**[0029]**According to an advantageous embodiment, the elliptic curve is a Koblitz curve. Koblitz curves allow a rapid scalar multiplication by the Frobenius endomorphism over the field F

_{p}.

**[0030]**According to an advantageous embodiment, the scalar multiplication is carried out by a Frobenius endomorphism in a power series representation of the scalar. The scalar multiplication can then be implemented as a sum of shorter scalar multiplications.

**[0031]**According to an advantageous embodiment, the powers of the power series are calculated and stored in advance. The efficiency of the scalar multiplication algorithm can thus be increased further.

**[0032]**According to an advantageous embodiment, the bit length of the characteristic p and the degree d is adapted to the processor on which the scalar multiplication is carried out. In the case of a processor having a word width of 8 bits, the prime number p can include 5 to 6 bits, thereby allowing a representation of prime numbers up to 31. In order to allow sufficient security, the degree d of the irreducible polynomial must then be selected such that it is higher than in the case of a prime number having a greater bit length. In order to realize a field having at least 160 bits, a degree of d=23 or 29 is required. In the case of a processor having a word width of 16 bits, characteristics p having bit lengths of 12 to 13 bits can be used and the degree of the irreducible polynomial can then be smaller, e.g. d=11.

**[0033]**According to an advantageous embodiment, the characteristic p and the degree d are selected such that the arithmetic operations which are provided for the bus width of the processor can be used directly for the scalar multiplication. In this way it is possible to store intermediate results in the case of multiplications, without a reduction being necessary in relation to the characteristic p. Moreover, no implementation for long-number arithmetic is necessary.

**[0034]**According to an advantageous embodiment, parts of the computing operations of the scalar multiplication are carried out in parallel by a Streaming Single Instruction Multiple Data (SIMD) Extension instruction set (SSE). As a result of parallel processing and the utilization of further optimization possibilities available on the hardware platform, the required computing time can be dramatically reduced even without coprocessors.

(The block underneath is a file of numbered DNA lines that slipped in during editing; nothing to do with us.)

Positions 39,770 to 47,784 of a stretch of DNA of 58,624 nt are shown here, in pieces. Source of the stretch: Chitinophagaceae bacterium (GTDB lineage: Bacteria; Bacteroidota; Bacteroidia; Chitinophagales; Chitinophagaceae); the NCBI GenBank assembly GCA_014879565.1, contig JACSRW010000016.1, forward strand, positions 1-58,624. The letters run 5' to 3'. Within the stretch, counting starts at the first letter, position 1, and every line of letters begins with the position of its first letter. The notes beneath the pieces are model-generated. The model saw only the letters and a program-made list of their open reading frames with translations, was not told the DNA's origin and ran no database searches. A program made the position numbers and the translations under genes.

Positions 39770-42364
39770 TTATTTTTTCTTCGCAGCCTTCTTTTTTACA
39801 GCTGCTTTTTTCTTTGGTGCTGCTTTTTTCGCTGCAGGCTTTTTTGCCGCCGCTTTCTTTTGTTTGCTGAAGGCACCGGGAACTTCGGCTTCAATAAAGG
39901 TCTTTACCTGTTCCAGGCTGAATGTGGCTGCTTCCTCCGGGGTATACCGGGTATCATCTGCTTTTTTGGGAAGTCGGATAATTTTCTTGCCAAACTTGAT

**[0035]**The above-described methods are utilized in an asymmetric cryptography application. These applications can enable key exchange, digital signatures, etc., wherein the computing time and the requirement in terms of hardware remain at an acceptable level for the user.

**[0036]**The invention is described in greater detail below with reference to exemplary embodiments.

**DETAILED DESCRIPTION OF THE PREFERRED EMBODIMENTS**

**[0037]**In order to accelerate the calculation of scalar multiplication, it is necessary to optimize an elliptic curve over an optimal extension field and to optimize the field arithmetic according to the available hardware platform. This is accomplished by an optimization relative to the computing overhead that is required if the optimal extension field does not satisfy one of the conditions of Type 1 or of Type 2. It is evident that if an optimal extension field of Type 2 is selected, it is possible to adequately compensate for the consequential non-optimal form relative to Type 1 by a skillful selection of the prime number p. If the irreducible polynomial F(X) is not optimal, however, greater computing overhead is indicated since this polynomial often impacts on the calculation and has a multiplicity of coefficients corresponding to the degree d.

**[0038]**In order to compensate for the non-optimal form of the prime number relative to Type 1, therefore, a number which has a very low Hamming weight in binary representation is selected as prime number p. Prime numbers of the form p=2

^{n}±2

^{m}±1 have the smallest possible Hamming weight, i.e. 3. The additional summand 2

^{m}has less impact on the computing time than a non-optimal reduction polynomial.

**[0039]**The prime number p is further selected such that as many intermediate results as possible can be stored in registers without the need to reduce relative to the prime number p. The additive constant can then be tolerated without significant disadvantage relative to the computing time, since reduction is only necessary once, at the end.

**[0040]**In the exemplary embodiments, a 32-bit Pentium 4 processor with an SSE2 unit is used as a target platform. In order to get by without long-number arithmetic or a coprocessor, the bit length of the prime number p is selected to be between 20 and 30 bits. In comparison with the recommended bit length of 160 bits, this represents a reduction by a factor of five to eight.

**[0041]**The reduction polynomial is selected as F(X)=X

^{d}-w, where

**d**=11 and w=2. The prime number is selected as p=2

^{29}-2

^{9}+1, where n=29, m=9 and c=511. The prime number p therefore has a bit length of only 29 bits.

**[0042]**The multiplication by c=511, which is required for the reduction in the definition of the optimal extension field, can then be realized very effectively, due to the Hamming weight of 3, using the rapid operations of bitwise shifting, addition and subtraction.